I think most of us became aware of Jessie Ware’s name during her public emergence as part of a host of British artists including Sampha and Sam Smith, that collaborated frequently with electronic artists like SBTRKT and Disclosure, to name a few. Since then, Ware, along with a number of her counterparts had gone on to release stunning solo albums, and this time, launch themselves into the limelight. Glasshouse is another perfect full-length example of the power and elegance that Jessie Ware displays as she continues to break new ground for herself.
We begin with Midnight, which opens with hauntingly beautiful key patterns and pitch changing vocals which immediately has you hanging from her every word; all before launching you into a beautiful and very bold soulful chorus that complements the introduction with a classy, warm piano riff, allowing for Jessie’s compelling voice to really take centre stage.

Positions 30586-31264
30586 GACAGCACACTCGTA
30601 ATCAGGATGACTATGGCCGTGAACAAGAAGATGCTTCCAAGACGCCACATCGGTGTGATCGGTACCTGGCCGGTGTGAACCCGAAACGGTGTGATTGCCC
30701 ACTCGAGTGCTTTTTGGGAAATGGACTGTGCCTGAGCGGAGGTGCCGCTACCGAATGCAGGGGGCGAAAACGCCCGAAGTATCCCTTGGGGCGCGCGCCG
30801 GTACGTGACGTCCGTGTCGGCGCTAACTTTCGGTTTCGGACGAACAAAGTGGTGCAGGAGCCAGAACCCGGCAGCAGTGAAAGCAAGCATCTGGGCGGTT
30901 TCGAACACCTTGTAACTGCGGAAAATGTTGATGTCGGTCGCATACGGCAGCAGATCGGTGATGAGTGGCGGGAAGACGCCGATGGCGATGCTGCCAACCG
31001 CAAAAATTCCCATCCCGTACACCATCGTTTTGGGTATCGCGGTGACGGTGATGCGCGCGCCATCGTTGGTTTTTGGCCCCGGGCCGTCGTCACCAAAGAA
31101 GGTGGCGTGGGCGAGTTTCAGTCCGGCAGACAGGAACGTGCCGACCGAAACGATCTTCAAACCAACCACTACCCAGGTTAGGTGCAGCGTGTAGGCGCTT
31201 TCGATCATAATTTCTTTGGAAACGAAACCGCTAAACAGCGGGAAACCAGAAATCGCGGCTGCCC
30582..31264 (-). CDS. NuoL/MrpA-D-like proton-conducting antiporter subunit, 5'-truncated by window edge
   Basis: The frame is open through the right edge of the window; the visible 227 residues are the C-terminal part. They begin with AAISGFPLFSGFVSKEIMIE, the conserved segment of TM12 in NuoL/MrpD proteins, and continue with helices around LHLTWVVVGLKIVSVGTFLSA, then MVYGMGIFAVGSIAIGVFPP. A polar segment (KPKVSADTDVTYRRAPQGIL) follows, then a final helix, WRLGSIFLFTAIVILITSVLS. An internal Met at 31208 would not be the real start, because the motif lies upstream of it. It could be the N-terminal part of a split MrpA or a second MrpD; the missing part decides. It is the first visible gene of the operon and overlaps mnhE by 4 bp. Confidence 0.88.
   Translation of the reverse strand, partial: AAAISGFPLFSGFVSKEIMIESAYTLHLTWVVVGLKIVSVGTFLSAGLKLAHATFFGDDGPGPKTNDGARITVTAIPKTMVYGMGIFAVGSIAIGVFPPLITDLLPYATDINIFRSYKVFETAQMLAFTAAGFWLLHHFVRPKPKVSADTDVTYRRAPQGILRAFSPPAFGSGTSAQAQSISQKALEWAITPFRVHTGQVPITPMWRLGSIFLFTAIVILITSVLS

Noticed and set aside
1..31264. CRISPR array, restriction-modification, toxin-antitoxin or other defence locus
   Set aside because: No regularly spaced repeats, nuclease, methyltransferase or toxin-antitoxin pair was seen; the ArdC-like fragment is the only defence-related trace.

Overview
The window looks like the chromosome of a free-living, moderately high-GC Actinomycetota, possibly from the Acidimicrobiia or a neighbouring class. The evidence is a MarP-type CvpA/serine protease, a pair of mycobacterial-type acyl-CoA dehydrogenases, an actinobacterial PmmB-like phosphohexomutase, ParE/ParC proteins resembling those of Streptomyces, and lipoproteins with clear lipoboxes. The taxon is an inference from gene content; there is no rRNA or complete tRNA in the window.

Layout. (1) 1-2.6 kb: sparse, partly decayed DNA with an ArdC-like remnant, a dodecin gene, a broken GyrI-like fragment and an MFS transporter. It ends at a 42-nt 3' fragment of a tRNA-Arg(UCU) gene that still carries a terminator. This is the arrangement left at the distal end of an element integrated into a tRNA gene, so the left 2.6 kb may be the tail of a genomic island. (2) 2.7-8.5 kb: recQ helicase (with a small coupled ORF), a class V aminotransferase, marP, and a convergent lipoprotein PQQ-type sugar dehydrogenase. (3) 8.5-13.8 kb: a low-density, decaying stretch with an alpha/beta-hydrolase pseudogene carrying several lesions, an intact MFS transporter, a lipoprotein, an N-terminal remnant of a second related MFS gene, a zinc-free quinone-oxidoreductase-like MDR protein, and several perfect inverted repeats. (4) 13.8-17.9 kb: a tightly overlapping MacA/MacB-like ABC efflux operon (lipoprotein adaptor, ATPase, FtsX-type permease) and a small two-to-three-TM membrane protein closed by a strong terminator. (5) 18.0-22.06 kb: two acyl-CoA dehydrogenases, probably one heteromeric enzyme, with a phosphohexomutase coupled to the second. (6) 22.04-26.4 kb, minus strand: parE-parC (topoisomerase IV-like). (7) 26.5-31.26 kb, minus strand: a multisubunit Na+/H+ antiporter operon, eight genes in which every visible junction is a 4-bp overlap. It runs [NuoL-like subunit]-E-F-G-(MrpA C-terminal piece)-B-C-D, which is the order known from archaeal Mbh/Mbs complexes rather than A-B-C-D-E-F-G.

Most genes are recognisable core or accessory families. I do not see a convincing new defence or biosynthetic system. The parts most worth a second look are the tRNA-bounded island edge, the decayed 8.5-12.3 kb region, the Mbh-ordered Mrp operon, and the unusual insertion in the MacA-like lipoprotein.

With her previous full-length efforts, there were threads in her songs that would lead back to her original sound those years ago, but differently throughout this album, there is an important statement being made about the identity of Jessie Ware and her music, in that it feels like more of a significant step towards a classic soulful sound. Alone is the track for me that ooze’s a heartfelt emotion so resemblant of solo singers we’ve heard from eras gone by.
The production is what is really wonderful on Glasshouse, and this is what manages to give this album a vital edge and coolness, that retains Jessie Ware’s distinct and perfectly balanced sound with a sophisticated style. Having not listened to her in quite a long time, I can say that I will be having a hard time turning this off, and is an album I would recommend to both her fans, and her first time listeners.